Researchers at Umeå University are developing a framework for trustworthy AI. The research project Responsible Artificial INtelligence (RAIN) is supported with a SEK 1,500,000 grant from Knut and Alice Wallenberg Foundation.
Text: Mikael Hansson
Andreas Theodorou and Virginia Dignum.
The researchers involved in the project are Andreas Theodorou (principal investigator) and Virginia Dignum, both at Department of Computing Science, Umeå University.
Many guidelines for trustworthy AI have been produced in the past few years. These guidelines, including the ones by the European Commission’s High-Level Experts Group, rely on promoting high-level context-specific values, such as transparency, fairness, and accountability. The interpretation of these values varies by culture to culture, stakeholder to stakeholder. The multi-interpretability of such terms may prove to be one of the greatest challenges of appropriately regulating intelligent systems and creating actionable policies.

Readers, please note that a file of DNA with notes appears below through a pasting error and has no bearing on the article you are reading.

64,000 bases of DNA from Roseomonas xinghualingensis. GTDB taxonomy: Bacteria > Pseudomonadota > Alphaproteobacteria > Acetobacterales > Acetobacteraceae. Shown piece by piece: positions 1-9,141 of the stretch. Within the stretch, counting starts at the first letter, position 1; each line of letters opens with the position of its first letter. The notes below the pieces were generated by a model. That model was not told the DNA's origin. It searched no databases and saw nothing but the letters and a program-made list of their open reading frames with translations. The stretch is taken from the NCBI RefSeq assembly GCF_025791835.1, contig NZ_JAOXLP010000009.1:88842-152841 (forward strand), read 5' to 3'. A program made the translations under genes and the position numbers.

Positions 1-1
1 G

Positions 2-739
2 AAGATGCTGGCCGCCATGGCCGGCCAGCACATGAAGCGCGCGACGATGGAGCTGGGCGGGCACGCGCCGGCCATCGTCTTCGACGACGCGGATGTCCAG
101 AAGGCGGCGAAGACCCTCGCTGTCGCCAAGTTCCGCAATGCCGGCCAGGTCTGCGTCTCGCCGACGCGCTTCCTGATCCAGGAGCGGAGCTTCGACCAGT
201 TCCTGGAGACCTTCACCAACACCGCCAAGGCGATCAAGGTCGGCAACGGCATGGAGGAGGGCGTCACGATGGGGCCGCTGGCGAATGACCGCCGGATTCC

While it may be impossible to find, let alone enforce, universal interpretations of ethical and social values, we can at the very least try to make their interpretations explicit and transparent.
In RAIN, the researchers are developing a structured methodology to enable organisations to move from high-level abstract values into operationalisable requirements. In addition to the methodology, RAIN is looking into the development of a concrete multi-stakeholder assessment framework, alongside with relevant aid tools, to enable the auditability and compliance checking of existing and upcoming AI systems. Both the methodology and assessment frameworks will be field tested by industrial partners and key stakeholders in the Nordic countries.